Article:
Paul Helft, MD:In my own practice, I nearly always continue bevacizumab beyond first-line progression. And the rationale for that is multifarious. There are several studies now that have demonstrated a proven clinical benefit. In fact, there is a small overall survival advantage in patients who continue bevacizumab beyond progression. We also have retrospective studiesin some cases of several thousand patients—which lead us to the same conclusion. In a patient—especially who has aRASmutation and who, therefore, is not a candidate for an anti-EGFR drugtheir treatment options are more limited, and, indeed, don’t have a second antibody to turn to in a rational way. And because of their limitations of therapy, I believe in trying to get as much mileage out of every therapy as possible. And so, all of those things in my mind justify the continuation of bevacizumab beyond first-line progression.
So, there are several studies which lead us I believe the conclusion or the support for using bevacizumab beyond progression. There is, as I mentioned, a large retrospective study which suggests that that’s the case. It obviously has inherent biases in it. There are several randomized trials to which we can turn for some support as well. The first one would be the trial known as TML, or Treatment through Multiple Lines, which showed approximately a 2-month overall survival advantage in patients who continued bevacizumab beyond progression compared to those patients who have not.
Going back even farther, in ECOG e3200, which was a trial technically of second-line therapy, although the patients had not previously been exposed to bevacizumab, they did better when bevacizumab was included in that. And finally, the aflibercept registration trial, which was a phase III trial of the other anti-VEGF therapy known as aflibercept, also showed an approximately 2-month median survival time advantage for those patients who continued that, having received an anti-VEGF antibody in the first line.
One of the nice things about using bevacizumab for patients in the first line is that, as I like to tell them, in general, it has very few side effects but has a number of significant risks. Now luckily those risks are infrequent events that don’t happen to the majority of patients. In fact, the vast minority of patients experience a very significant side effect, or toxicity, with bevacizumab. Those things include both arterial and venous thrombotic events, and other important toxicities. However, the majority of patients who take bevacizumab in first and second line will not experience dose-limiting toxicity in any way. And, in fact, the contributions to their day-to-day subjective toxicities are relatively small.
So, I have come to be a very strong proponent of maintenance therapy, and I certainly use maintenance therapy extensively in my practice with patients with metastatic colorectal cancer. The rationale for this are several fold, but include the fact that being on combination chemotherapy for long periods of time is quite taxing with respect to toxicity in patients. We have learned, over the course of many years of treating patients, that long holidays from therapy lead to a shorter progression-free survival, and perhaps even to a shorter overall survival. And so, patients in my practice, in general, do not take long holidays from therapy. They, therefore, have to continue therapy for long periods of time, and so the idea of modulating the intensity of therapy with more intensive therapy, alternating with less intensive therapy, is a very appealing one.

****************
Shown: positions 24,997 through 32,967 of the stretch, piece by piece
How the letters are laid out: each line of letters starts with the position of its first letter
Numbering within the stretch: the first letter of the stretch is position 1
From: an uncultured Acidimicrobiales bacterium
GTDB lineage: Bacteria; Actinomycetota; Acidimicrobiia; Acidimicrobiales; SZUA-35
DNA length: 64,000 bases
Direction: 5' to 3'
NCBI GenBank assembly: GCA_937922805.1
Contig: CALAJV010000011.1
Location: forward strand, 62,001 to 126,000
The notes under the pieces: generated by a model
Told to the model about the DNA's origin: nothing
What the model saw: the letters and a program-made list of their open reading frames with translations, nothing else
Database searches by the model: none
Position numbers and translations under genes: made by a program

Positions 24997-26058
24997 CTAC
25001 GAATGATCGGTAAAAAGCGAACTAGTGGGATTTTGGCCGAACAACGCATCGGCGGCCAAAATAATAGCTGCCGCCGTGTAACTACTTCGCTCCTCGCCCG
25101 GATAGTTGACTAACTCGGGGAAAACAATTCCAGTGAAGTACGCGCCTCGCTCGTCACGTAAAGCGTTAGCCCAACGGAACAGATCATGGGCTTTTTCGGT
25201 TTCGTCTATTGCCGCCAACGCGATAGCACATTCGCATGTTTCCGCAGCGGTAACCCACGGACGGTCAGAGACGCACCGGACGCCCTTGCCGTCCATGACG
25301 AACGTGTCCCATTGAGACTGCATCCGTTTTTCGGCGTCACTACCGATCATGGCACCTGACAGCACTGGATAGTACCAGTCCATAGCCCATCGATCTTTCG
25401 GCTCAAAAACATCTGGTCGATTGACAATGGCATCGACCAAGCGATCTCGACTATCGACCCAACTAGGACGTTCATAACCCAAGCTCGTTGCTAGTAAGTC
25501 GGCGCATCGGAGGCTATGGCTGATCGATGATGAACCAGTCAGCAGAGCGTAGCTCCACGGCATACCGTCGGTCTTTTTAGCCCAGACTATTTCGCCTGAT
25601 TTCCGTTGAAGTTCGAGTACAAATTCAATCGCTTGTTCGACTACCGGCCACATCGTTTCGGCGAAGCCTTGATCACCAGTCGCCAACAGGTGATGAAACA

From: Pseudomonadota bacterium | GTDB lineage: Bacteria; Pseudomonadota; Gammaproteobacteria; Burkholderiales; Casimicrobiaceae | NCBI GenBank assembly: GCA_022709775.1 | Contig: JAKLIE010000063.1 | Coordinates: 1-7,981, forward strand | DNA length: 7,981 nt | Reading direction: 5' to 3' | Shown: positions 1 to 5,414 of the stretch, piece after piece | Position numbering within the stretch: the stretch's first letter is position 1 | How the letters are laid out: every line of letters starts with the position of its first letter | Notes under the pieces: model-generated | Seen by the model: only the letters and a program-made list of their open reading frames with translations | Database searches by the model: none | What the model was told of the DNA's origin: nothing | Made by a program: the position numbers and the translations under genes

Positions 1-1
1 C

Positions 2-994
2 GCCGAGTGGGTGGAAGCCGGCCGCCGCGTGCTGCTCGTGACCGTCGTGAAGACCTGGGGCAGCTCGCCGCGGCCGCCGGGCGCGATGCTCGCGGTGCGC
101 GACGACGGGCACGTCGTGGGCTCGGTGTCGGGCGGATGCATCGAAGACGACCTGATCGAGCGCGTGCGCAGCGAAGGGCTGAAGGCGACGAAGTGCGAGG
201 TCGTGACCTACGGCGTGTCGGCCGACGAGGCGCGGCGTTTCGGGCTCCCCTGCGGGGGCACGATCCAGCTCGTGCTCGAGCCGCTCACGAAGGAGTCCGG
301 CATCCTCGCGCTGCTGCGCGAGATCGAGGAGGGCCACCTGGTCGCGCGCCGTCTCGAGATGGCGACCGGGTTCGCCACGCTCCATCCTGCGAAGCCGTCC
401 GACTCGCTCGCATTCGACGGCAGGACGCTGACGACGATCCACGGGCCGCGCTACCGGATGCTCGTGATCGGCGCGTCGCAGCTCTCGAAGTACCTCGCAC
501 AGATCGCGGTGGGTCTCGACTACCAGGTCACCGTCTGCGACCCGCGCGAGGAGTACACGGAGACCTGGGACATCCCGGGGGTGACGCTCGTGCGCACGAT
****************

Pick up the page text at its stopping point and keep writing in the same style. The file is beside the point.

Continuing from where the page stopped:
Finally, at least in the case of small studies, such as the Optimox series of studies, patients can be reintroduced to drugs after they have gone off of them for a period of maintenance therapy, and get more mileage out of those therapies even when reusing them again. So, for example, a patient who is on oxaliplatin-based therapy in first-linelet’s say for the sake of argument that they’re on FOLFOX and bevacizumab—in my practice would only continue with oxaliplatin for the first, say, 4 to 5 months. Then, they would stop that in favor of either 5-FU/leucovorin and bevacizumab, or capecitabine and bevacizumab, during a period of maintenance therapy. That maintenance therapy would then continue on until they had evidence of clinical progression, at which time—unless they had progressed very rapidly, or unless they had significant neuropathic side effects—I would reintroduce oxaliplatin, since in some studies that has shown a disease restabilization rate as high as 30%. This gives them another opportunity to respond and have disease control out of that drug before we move on to the next line of therapy. Just another way, in a sense, of getting as much mileage out of each therapy as possible.
As I like to tell my patients, this is a marathon more than a sprint, or a chess game rather than a checkers’ game. What you do in the beginning of therapy is going to affect what happens in later lines of therapy. And especially if patients have significant wear-and-tear from chemotherapy over long periods of time, their ability to withstand that intensity of therapy becomes very difficult as their disease progresses and as they go on to second and third-line therapies.
So- I try to pay very careful attention to toxicity management throughout the course of illness. I dose reduce liberally- and often when patients seem to require it. And that helps, in my mind, to allow patients opportunities to take therapy further on.